The shape of smart change comes not only in several forms and shapes, but it also has many faces.
Smart change is also achieved by women closing the gap between what is and what should be.
The International Women’s Day marks a call to action to celebrate and recognise women across the world that are shaping progress to be the change they want to see.
Tammy Augostin, a survey pilot, has managed to break the barriers of two men dominated industries: the aviation industry and the surveyor industry.
The International Society of Women Airline Pilots (IPA) estimates that women pilots account for over 3% of pilots worldwide. Likewise, women in surveying account for 13% of Global Chartered Surveyors, according to RICS statistics on Women in Surveying.
Tammy is an experienced survey pilot at PanAir, a regionally based company in New South Wales, Australia. Along a charter and maintenance operations, PanAir specialises in aerial survey operations with two aircraft on call 7 days a week.
Being a survey pilot is no easy task- survey pilots operate flights under challenging conditions like bad weather, turbulence, and density altitude. Tammy Augostin, has the excellent planning and precision skills that flying a mutli-engine aircraft for LiDAR survey requires. She flies an aircraft that operates with the Leica ALS80 and the Leica ALS50 for Land and Property Information (LPI).
To celebrate and recognise International Women’s Day 2017 we asked Tammy to share with us her experience being a female survey pilot:
How did you started in this career path and for how long you have been flying?
I have always had an interest in aviation from a young age, my first flight in an airplane was at the age of 4 years old and I obtained my pilot license in 2008. I have been working in aerial survey operations for Land and Property Information (LPI) operating the survey aircraft with PanAir since 2014.
How did you become a survey pilot?
Initially it was never my plan to fly survey as I never felt my skills were good enough, but I was given the opportunity to learn about the operations and I started to really enjoy the challenges of flying this type of operation.
What do you enjoy the most about being a survey pilot?
I enjoy flying the survey because it is a very challenging role, which includes long hours, unfavourable weather conditions and sometimes isolated regional outback locations.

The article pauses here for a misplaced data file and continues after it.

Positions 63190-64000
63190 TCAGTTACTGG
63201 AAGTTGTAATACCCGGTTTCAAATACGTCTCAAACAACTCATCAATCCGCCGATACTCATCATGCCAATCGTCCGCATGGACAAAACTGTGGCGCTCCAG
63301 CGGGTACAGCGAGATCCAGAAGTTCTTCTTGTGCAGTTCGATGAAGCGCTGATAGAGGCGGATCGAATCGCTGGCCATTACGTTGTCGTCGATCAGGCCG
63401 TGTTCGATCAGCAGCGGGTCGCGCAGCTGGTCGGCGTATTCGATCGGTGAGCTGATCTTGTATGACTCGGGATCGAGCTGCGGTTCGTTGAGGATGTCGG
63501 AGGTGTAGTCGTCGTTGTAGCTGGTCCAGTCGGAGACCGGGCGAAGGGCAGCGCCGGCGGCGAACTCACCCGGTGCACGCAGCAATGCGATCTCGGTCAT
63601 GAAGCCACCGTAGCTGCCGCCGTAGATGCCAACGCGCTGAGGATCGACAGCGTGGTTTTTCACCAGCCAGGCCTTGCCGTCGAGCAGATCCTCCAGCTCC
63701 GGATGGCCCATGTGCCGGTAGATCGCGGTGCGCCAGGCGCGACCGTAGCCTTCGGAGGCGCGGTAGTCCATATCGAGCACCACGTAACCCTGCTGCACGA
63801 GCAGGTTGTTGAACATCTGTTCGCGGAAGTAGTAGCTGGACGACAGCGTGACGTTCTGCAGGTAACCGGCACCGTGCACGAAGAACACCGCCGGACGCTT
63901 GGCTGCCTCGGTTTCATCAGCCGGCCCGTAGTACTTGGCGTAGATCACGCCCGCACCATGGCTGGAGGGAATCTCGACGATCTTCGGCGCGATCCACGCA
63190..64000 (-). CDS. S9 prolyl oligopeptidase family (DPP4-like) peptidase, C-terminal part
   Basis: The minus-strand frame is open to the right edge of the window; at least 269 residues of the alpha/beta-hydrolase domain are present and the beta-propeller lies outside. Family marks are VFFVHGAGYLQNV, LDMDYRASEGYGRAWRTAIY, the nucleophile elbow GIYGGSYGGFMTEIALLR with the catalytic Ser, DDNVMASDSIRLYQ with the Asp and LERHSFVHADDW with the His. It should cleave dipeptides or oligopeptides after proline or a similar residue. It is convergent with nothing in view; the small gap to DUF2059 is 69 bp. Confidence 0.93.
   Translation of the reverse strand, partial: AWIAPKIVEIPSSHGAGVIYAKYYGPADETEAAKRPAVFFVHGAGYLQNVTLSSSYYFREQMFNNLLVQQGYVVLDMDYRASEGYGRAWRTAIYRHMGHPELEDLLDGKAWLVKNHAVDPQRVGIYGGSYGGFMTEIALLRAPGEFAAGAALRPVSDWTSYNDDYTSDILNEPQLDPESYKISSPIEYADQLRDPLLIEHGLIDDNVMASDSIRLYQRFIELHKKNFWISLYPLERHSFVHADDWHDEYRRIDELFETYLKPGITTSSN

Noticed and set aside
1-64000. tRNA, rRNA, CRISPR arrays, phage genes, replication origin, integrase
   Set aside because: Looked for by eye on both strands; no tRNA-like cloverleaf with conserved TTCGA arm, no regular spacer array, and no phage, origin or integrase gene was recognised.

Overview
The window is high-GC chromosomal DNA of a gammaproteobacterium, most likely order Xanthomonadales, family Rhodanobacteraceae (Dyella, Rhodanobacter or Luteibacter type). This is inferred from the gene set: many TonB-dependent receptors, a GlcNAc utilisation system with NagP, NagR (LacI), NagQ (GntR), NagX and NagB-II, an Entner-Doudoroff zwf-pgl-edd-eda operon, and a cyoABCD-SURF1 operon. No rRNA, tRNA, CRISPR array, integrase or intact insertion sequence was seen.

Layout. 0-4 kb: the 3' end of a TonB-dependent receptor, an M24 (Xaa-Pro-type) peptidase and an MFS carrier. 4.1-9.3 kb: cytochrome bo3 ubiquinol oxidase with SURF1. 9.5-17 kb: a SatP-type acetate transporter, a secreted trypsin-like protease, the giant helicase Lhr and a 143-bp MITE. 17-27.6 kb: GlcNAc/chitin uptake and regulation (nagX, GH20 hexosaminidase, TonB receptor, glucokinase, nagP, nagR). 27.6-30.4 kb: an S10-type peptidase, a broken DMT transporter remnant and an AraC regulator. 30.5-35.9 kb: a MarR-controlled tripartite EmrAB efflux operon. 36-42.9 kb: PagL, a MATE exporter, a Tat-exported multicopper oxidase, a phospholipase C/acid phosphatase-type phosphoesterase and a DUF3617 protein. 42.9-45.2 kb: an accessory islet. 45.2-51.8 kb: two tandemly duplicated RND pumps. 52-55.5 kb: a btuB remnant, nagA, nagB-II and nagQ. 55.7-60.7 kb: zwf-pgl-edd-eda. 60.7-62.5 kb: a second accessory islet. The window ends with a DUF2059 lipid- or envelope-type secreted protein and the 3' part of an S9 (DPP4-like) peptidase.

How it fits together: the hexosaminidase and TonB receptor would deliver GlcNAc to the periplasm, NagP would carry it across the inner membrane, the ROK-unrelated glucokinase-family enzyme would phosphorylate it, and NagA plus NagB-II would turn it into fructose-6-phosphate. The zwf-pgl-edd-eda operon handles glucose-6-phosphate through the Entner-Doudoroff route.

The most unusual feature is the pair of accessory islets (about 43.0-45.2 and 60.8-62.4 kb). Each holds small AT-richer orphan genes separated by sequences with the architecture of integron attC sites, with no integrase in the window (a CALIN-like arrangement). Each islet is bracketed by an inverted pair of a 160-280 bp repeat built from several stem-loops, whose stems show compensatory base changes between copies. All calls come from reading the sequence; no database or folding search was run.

Can you describe the challenges involved in flying an aircraft that operates a LiDAR?
A survey pilot using LiDAR equipment has to fly within the flight between 5,000 to 12,000 feet to capture the perfect survey images. This aircraft is not pressurized so if we have to operate at levels above 10,000ft the pilot and crew must have oxygen equipment during the entire flight.
During a survey operation, a pilot has to has to flight between very tight tolerance and tracking parameters despite the challenging weather conditions. These parameters may sound easy, but when you are flying at lower levels, turbulence and wind can play havoc with your aircraft, meaning that you are constantly fighting to keep the aircraft on the designated track within the parameters.
During the survey operation, the pilot is also responsible for the safe navigation and operational requirements of the aircraft being flown, along with maintaining the height, speed and tracking parameters of the survey which is set out by the survey operators.
What does it mean to you to be one of the very few female survey pilots?
Women make up a very small percentage globally. Recognising that women are also doing roles that are normally male dominated such as survey operator and survey pilot will certainly show younger people that this type of role can be suitable for them. Creating role models for future generations is very important to ensure that our industry continues to grow.
To learn more about a day in the life a survey pilot click here.
To learn more about International Women’s Day click here.